• It was a fervent prayer, for “he cried out to the Lord”. The typical “church prayers” (Sunday service or small group) very rarely are spoken passionately. They are lukewarm, boring, and impersonal. People get more excited about junk mail or telemarketer calls than praying to the true and living God!
  • It was a personal prayer. He addressed his God—“O Lord my God”. He knew God, for he had waited on the Lord for daily provision. He knew that God understood his condition and believed that God cared about the widow and him. In contrast, “church prayers” seem like a phone call to some unknown person at a utility company. “With whom am I speaking?”
  • It was a bold prayer—“have you brought tragedy…?” Elijah didn’t whitewash the tragedy to appear reverent. He talked with the Lord in the hideous pain of the loss of the widow’s son. Why pray this way? Because God wants us to be real with him.
  • It was importunate prayer: “three times”. Some mistakenly suppose that prayer is a once spoken request, like the less they pray the more faith they’re supposed to have. Such wrong ideas come from a misunderstanding of Matthew 6:7, which they suppose “excuses” them from wrestling with God in prayer (cf. Colossians 4:12). Yet Jesus himself prayed repeatedly!
  • It was a specific prayer: “let this boy’s life return to him!” He didn’t pray glib, trite, vague requests. He asked for something precise. God wants us to pray this way.

Elijah received a miraculous answer. The means was the prayer of faith. By faith… Women received their dead, raised to life again (Hebrews 11:33-35). Elijah had the same faith Abraham did—that God could raise the dead (cf. Hebrews 11:17-19). This is the same faith that every believer has—faith that God can and will raise the dead. He had the great faith to trust God for what had never happened before. Call to Me and I will answer you, and I will tell you great and mighty things, which you do not know (Jeremiah 33:3 NASB). Now to him who is able to do immeasurably more than all we ask or imagine, according to his power that is at work within us, to him be glory in the church and in Christ Jesus throughout all generations, for ever and ever! Amen (Ephesians 3:20-21 NIV).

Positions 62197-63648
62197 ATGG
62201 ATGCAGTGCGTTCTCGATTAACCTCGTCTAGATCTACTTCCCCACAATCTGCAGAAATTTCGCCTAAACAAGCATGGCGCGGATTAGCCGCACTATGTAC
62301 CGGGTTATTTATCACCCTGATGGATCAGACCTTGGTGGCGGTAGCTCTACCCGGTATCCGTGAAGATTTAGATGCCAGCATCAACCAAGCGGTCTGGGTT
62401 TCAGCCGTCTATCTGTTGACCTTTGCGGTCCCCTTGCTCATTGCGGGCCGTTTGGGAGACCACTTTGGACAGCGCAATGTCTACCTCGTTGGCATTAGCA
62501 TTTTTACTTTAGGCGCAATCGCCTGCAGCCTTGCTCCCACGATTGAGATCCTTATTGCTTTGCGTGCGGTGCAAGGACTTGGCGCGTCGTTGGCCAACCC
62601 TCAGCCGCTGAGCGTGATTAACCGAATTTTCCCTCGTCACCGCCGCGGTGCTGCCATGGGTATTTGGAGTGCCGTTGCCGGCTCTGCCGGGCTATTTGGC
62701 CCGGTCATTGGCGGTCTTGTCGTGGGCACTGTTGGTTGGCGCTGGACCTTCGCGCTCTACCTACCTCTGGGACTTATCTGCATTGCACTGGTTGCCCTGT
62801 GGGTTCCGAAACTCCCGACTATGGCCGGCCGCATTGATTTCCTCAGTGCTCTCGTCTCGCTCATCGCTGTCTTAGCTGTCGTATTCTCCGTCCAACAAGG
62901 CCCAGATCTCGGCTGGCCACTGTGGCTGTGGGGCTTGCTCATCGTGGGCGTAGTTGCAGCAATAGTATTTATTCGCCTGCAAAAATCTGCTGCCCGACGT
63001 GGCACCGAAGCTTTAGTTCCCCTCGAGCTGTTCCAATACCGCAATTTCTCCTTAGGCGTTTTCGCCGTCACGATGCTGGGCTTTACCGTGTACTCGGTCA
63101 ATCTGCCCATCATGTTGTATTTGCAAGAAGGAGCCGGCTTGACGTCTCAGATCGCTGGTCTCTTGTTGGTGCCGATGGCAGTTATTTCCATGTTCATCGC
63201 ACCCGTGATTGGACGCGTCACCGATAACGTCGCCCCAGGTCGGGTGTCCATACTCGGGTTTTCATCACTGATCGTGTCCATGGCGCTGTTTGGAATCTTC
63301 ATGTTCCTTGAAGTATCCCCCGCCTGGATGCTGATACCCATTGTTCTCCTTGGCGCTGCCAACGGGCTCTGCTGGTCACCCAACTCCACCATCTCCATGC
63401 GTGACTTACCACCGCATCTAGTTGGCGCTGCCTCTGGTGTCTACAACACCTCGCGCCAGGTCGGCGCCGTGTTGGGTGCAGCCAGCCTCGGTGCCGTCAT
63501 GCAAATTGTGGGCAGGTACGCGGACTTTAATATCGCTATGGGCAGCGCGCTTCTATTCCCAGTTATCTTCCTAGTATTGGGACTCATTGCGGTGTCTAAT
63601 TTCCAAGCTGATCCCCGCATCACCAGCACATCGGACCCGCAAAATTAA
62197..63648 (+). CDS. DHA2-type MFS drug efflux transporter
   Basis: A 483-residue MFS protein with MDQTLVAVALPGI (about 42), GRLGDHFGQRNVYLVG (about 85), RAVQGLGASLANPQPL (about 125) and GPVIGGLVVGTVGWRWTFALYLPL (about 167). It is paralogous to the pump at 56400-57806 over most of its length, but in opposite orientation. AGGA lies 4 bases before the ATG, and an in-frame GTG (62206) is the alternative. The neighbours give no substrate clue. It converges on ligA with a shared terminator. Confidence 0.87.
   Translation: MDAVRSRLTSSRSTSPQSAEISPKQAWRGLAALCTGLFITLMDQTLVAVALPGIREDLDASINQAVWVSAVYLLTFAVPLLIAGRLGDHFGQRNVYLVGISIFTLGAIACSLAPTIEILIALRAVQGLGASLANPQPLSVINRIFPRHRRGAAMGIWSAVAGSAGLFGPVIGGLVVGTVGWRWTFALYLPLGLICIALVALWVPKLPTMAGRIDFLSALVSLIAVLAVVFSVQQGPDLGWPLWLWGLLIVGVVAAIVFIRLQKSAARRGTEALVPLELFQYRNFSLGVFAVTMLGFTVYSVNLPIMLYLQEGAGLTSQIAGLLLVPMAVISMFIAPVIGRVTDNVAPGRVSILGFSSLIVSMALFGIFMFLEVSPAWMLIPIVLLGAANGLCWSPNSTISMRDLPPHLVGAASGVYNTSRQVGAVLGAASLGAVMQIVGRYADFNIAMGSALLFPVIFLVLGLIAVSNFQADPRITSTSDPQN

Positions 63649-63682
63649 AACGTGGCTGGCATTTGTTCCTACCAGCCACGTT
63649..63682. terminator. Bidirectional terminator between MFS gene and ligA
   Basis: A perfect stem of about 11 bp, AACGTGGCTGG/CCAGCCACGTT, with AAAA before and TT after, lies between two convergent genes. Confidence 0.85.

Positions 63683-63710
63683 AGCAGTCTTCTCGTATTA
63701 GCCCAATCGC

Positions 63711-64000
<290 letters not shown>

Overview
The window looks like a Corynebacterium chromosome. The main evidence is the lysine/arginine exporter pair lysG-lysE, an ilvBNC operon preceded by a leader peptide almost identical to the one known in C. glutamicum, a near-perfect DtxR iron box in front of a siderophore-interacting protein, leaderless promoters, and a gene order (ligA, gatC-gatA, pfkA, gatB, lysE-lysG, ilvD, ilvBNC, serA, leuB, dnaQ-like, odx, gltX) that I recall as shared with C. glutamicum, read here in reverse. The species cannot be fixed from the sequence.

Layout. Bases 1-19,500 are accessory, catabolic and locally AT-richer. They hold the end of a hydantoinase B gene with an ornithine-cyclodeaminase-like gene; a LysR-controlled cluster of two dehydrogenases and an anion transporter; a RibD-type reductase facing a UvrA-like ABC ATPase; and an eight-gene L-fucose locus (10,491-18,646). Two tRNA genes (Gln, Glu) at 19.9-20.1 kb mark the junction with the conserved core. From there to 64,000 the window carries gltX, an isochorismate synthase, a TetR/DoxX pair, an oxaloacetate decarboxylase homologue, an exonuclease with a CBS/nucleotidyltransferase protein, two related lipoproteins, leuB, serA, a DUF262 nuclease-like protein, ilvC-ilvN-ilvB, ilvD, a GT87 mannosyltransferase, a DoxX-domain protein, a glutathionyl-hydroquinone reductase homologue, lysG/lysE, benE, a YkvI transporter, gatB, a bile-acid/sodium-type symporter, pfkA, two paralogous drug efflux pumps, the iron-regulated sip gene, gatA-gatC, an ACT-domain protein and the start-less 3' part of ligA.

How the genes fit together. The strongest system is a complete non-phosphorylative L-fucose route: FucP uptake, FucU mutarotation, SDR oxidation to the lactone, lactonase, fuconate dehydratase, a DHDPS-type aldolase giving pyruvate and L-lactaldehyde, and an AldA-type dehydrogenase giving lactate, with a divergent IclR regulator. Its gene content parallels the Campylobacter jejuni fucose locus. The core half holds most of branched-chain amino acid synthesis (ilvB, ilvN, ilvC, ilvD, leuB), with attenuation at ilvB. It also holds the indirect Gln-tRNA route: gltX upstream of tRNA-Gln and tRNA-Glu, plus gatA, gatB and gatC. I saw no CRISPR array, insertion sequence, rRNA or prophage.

The cause was solely the power of God. Elijah’s faith by itself did nothing, but he had faith in the One who was, is and always will be All-powerful (cf. Acts 26:6-8). This exercise of faith showed the truth of God’s word (17:24). It showed he was really God’s prophet. It led the widow to a greater faith in the Lord.

With an ending like the one in this passage, it is easy to see the truth of Romans 8:28. But we must remember what the all things are which Paul includes in that reference. Read Romans 8:31-39 very carefully. Is your confidence in the living God who has all things under his control?

Are you worshipping the Sovereign God? Are you giving glory to him? “The whole life of a Christian should be nothing but praises and thanks to God; we should neither eat nor drink nor sleep, but eat to God and sleep to God and work to God and talk to God, do all to his glory and praise” (Sibbes).

Grace and peace, David

Elijah’s Greatest Challenge (Part Two)

1 Kings 17:17-24

We can know God, trust God fervently, and yet come into situations where our faith in God is incredibly tested. We may even know that God has done miracles in response to our faith in him, but we wonder, “Can God provide the help I need now?” Faced with the death of the widow’s son, Elijah knew that  he must trust the living God for a greater miracle. So, Elijah said a powerful prayer. He believed that prayer was more worthwhile than the other actions he could have engaged in. We need to rid ourselves of the saying, “All we can do now is pray.” Stop it. Ideas like that corrupt our minds. Prayer is the best thing we can do.